This cruise focuses on the resort areas of southwestern Europe (Spain, Portugal & France.) But we booked it to see a bit of Morocco (Tangier), Cadiz and Cape St. Vincent (where Admiral Nelson famously prevailed over the Spanish fleet). Hailing from Palm Beach, Florida, we don't need to visit beaches or beach towns. Early in the cruise, we took a couple of Seabourn's shore excursions. Each involved a bus ride to see an ancient walled, hilltop town and a walk around the town. Seen one, seen'em all, and traveling in a large group makes it hard to cover much ground (too much time waiting for everyone at public restrooms). In contrast, where we engaged tour guides on our own, we got good guides, who spoke pretty good English, for modest prices. The best was Youssef Sedraoui in Tangier; you can read about him on Tripadvisor.com; although we engaged him in Tangier, he arranges tours anywhere in Morocco.
Many great things have been written by others about Seabourn, and I agree, so I won't gush about the many positives. I offer only one criticism, but it is broad: Seabourn's definition of "luxury" could be more sophisticated. They focus on food & drink, offering higher-end beverages at no extra charge. The staff is delightfully polite and friendly and highly responsive within certain limits, but not quite as responsive to guests needs as in the best hotels (maybe staff insufficiently empowered to make exceptions to accommodate preferences?). We felt we were in one of the better business-class hotels, but not in a 5-star hotel. Of course, facilities like the Spa and the Pool are not nearly as nice as ashore, and entertainment options are limited (one venue, some performances strong & others not so). All this is understandable in a 600-passenger ship. But the question lingers: for similar cost, do you need to endure the limitations of a ship? The thing is, the cost per night for two people (about $1,500 for us in a V6 suite) is comparable to the cost of the mandarin Oriental in Barcelona or a 5-star hotel in New York, with hundreds per day left over for food & drink.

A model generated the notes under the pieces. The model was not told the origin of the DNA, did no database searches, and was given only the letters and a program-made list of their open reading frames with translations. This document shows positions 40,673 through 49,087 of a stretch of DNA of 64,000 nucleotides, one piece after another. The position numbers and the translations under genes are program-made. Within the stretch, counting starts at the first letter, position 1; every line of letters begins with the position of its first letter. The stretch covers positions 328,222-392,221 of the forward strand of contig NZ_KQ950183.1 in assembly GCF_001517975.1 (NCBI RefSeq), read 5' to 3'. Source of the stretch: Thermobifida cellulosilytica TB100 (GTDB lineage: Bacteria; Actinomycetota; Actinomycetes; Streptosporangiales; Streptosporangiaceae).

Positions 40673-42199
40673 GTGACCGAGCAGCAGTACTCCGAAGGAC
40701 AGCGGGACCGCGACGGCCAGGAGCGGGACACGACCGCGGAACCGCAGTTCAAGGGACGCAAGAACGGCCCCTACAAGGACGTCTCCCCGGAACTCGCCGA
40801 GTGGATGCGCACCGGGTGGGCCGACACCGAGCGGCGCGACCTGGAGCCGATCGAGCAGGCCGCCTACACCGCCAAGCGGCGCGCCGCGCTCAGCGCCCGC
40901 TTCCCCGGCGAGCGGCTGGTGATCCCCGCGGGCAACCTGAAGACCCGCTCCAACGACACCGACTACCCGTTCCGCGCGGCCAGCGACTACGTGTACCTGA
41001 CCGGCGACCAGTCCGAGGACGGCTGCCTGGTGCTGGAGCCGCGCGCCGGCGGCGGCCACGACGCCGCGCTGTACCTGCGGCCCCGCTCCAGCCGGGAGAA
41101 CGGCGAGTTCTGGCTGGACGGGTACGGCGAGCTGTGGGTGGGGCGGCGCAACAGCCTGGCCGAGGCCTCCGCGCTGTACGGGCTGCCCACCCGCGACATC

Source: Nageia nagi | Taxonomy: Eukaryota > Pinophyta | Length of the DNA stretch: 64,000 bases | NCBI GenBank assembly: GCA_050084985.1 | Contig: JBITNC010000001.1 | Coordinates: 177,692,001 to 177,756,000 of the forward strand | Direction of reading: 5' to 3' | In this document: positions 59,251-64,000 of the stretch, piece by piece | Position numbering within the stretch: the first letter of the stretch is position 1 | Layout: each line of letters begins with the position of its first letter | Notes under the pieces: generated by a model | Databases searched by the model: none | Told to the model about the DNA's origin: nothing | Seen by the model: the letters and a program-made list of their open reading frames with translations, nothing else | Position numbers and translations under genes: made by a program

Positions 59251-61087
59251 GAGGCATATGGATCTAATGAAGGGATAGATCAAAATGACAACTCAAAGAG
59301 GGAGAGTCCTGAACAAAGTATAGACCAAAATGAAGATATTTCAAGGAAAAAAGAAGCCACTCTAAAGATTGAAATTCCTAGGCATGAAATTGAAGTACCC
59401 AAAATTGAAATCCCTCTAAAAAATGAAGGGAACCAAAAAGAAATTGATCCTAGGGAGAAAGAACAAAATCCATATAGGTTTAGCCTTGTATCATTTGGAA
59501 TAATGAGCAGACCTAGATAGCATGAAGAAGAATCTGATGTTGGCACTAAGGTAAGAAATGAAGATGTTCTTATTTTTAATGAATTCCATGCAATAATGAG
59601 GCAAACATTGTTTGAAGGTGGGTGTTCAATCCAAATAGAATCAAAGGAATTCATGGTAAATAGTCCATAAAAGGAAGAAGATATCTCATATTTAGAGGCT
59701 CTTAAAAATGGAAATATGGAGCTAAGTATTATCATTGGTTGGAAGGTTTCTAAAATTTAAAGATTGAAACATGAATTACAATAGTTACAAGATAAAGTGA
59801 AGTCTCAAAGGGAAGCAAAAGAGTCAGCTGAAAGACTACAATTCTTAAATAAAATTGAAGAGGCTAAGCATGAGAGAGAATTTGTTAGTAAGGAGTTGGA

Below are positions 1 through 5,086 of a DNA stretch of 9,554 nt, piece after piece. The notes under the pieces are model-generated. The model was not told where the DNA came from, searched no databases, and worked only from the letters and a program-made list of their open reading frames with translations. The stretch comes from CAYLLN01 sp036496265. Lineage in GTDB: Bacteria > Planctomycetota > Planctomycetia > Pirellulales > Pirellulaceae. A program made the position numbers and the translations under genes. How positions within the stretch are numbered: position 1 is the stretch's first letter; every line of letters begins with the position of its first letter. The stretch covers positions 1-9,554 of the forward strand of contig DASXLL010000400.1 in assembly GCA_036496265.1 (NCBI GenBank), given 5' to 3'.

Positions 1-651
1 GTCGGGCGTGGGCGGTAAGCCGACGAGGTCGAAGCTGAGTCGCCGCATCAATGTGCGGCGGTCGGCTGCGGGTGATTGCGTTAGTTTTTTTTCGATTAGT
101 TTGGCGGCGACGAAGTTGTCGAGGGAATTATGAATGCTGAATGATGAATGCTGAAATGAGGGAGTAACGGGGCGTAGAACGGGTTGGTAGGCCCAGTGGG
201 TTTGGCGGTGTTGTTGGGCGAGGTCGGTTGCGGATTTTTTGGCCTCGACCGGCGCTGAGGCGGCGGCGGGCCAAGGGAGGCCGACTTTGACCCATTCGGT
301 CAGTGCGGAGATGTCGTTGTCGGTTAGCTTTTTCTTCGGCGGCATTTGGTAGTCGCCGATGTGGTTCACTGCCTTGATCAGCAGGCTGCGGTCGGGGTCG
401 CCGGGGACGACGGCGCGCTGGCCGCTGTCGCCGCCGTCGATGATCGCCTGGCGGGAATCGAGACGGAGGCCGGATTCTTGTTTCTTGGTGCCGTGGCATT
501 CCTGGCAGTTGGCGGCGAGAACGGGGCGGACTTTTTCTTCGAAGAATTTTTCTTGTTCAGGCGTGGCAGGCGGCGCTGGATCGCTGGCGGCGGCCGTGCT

You might be thinking my problem is not with Seabourn, but with cruising. Maybe, but I think that Seabourn could up their performance in terms of service at modest incremental cost, and the scales would tilt in their favor vs. say, of cruising, for us, anyway. This was our first cruise. We are going through the Panama Canal next March on Regent. We'll see how that compares.
By the way, about The Retreat: Encore, at 600 passengers, is bigger than some Seabourn ships and has a new, premium-priced area called The Retreat (a dozen or so cabanas, each with two lounge chairs, a TV and other seating and furnishing). The Retreat generally gets panned by old Seabourn cruisers, mostly because it has no pool, only a hot tub (particularly off the mark in the Med in high summer) and its premium pricing is not in the all-inclusive spirit of Seabourn cruises. We used The Retreat twice, once on a sea day and once on a port day, and liked it, mainly because we hate the crowding of the non-premium pool area. We would use The Retreat again, if we cruised again on the Encore or its sister ship Sojourn.
We haven't been on other cruises, so we can't compare. It seemed to us that our Veranda Suite was as spacious as one could hope for on a ship, and the bathroom, with 2 sinks, and shower separate from tub, was the best one will find on a ship.